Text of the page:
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Sunday, March 06, 2016

The Hannah Callowhill Stage: Eyes on the Prize

Eyes on the prize, Melissa. Eyes on the goddamn prize.

What's the prize? The Hannah Callowhill Stage, with two apartments on top, one to live in and one to rent out, making this whole crazy theater venture financially viable.

What's in the way? A sum of money that doesn't seem all that astronomical if you live in Sydney or San Francisco, or if you earn maybe twice as much as we do, or if you're not in the arts. But to us, it's staggering. And it's money on top of what we paid for the property already.



Most of our "progress" in the eight months since my last significant Hannah update has involved talking to contractors. The general pattern in our interactions with contractors seems to be:
  1. We meet a contractor. They seem nice enough.
  2. The contractor decides if they are interested in or able to do the project. Most contractors are either too big (too busy, or our project will not net them enough profit) or too small (cannot handle structural steel and/or foundation underpinning that the plans require).
  3. If they are interested, the contractor will informally say that they think they can complete this project within our budget, because it really does seem reasonable, but they will need to look into pricing in more detail before giving a thorough estimate that we can use for financing purposes.
  4. The contractor spends a few weeks going over the plans and itemizing their costs, and eventually realizes that this project is going to cost way more than we all thought at first glance.
  5. Matt and I get very disheartened, and I probably cry a little in private.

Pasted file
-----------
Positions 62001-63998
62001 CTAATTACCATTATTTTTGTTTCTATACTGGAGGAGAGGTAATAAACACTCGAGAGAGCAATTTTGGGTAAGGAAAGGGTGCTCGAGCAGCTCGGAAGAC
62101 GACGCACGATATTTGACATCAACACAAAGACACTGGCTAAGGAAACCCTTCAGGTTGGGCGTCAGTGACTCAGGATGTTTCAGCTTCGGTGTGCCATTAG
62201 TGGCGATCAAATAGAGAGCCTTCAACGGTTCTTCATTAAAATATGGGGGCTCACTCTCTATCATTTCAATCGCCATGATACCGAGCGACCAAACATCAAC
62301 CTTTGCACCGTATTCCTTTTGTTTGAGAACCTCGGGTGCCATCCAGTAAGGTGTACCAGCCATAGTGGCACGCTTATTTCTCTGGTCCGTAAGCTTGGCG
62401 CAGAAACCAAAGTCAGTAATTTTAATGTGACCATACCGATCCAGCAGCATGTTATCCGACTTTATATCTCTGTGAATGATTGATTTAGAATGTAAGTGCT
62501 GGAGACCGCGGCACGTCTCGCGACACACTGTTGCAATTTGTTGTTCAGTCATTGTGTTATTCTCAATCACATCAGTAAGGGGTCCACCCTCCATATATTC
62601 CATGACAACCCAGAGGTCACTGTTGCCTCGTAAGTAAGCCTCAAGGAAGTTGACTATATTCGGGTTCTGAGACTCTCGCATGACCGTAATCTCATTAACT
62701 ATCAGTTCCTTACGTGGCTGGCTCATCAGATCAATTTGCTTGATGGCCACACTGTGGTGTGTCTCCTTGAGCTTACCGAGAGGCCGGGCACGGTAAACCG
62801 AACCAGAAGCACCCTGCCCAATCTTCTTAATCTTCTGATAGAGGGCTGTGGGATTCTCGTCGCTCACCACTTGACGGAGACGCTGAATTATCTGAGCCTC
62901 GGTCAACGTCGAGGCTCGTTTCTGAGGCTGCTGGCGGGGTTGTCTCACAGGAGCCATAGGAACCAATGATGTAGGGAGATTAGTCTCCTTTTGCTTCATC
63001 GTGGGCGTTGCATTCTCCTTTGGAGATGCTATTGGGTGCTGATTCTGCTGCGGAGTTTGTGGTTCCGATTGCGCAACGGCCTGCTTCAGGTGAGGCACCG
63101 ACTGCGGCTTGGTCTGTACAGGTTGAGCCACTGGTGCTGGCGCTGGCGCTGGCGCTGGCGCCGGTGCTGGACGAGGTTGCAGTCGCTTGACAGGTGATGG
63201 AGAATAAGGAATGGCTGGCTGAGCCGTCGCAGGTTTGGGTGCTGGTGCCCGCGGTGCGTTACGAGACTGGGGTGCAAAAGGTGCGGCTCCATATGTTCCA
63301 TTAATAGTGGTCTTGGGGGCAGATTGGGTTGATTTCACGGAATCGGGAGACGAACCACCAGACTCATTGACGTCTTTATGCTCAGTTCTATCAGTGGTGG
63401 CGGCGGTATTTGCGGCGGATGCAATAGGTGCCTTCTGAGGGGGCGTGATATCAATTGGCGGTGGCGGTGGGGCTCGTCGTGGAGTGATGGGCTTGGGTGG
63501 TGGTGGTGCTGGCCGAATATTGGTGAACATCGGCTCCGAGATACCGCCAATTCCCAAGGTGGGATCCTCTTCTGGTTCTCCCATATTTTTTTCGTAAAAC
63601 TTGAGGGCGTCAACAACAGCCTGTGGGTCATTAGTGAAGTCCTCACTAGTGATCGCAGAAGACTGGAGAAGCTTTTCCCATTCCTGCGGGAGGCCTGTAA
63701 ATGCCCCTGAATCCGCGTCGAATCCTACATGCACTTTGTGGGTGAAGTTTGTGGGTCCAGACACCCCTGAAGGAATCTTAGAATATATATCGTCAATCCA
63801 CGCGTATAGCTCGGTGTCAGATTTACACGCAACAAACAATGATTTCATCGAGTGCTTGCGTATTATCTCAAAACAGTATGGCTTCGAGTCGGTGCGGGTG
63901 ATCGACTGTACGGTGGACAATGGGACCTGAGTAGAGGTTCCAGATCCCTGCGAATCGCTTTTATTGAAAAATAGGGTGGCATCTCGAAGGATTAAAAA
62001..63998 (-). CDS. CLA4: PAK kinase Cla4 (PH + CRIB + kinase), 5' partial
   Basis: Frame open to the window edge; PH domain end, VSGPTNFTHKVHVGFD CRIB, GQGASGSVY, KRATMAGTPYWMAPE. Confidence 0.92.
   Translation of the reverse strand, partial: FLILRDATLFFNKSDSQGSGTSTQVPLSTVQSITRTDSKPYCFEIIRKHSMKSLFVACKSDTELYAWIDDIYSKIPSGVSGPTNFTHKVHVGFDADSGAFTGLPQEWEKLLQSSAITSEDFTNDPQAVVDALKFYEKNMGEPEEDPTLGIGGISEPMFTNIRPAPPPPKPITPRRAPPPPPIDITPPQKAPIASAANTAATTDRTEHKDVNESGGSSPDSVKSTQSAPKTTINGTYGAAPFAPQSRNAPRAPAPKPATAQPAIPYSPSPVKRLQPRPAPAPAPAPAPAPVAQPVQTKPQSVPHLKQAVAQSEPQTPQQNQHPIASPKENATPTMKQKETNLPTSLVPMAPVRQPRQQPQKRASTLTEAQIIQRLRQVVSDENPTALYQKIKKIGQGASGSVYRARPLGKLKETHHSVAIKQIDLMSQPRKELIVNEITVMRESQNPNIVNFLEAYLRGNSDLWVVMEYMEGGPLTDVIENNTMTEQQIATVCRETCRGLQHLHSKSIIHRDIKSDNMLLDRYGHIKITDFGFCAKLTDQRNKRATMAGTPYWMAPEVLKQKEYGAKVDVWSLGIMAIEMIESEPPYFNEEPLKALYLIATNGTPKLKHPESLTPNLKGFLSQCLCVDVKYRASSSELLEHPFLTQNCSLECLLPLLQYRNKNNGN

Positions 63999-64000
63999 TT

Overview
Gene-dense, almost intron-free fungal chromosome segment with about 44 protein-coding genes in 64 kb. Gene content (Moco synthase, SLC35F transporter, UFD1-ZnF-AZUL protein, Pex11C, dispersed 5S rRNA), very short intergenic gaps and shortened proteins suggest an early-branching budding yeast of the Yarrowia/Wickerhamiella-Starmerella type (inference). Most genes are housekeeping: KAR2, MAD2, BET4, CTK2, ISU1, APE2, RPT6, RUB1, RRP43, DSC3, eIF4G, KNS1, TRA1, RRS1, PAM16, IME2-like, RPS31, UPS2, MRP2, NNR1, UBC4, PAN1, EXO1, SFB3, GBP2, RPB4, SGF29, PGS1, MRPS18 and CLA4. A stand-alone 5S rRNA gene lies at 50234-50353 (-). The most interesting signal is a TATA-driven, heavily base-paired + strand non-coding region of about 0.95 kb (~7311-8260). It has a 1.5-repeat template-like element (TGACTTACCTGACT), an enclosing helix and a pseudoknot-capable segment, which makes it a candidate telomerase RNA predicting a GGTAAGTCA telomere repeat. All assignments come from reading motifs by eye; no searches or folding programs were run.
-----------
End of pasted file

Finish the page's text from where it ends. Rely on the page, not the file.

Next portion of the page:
The first estimate we got was so mind-boggling, Matt and I straight-up shut down for a month. I couldn't talk about it. I couldn't even negotiate with it, because it seems like such a waste of breath to tell a contractor, "Ssssssso, yeah, this estimate? Can you do it for, say, half as much? Because, ummmmmmm HOLY SHIT LOLOLOLLLLL *weeping*"

After months of this dance, however, we may have made a breakthrough this week. I don't want to jinx anything, but we believe we have found a contractor that is a fit for this project. He's competent and knowledgeable (having seen some of the cheap hackwork already in the building, I have no desire to go down that route, especially given the structural elements), and unlike a few of the contractors I've met, he looks me in the eyes when talking to me (as opposed to speaking exclusively to Matt, HEY MEN, DON'T DO THIS—WE NOTICE), and is willing to work with me as someone who can DIY some of the work, especially when it comes to finishing. Many contractors, understandably, are loath to let commissioning clients perform work or have too much input on their own project. It's the same in a lot of industries. You've seen variations on this, right?


But in this situation, (a) I swear, I am pretty good and pretty game at this construction stuff, and (b) we don't have a lot of choice because of financial constraints. I know, those are probably the same justifications and excuses every client uses in this situation. But this contractor believes me, and I think we're going to get on. (As an aside, I am thinking of taking the ICC National General Building Contractor exam—just for shits, since it's not necessary for any certification in Pennsylvania or Philadelphia. I have a copy of the latest International Building Code, which I know my way around reasonably well, taking the exam forces me to bone up, and the knowledge might afford me at least a small amount of cred when working and talking with people in the industry.)

So onto the next hurdle, and it's a big one. Acquiring the money.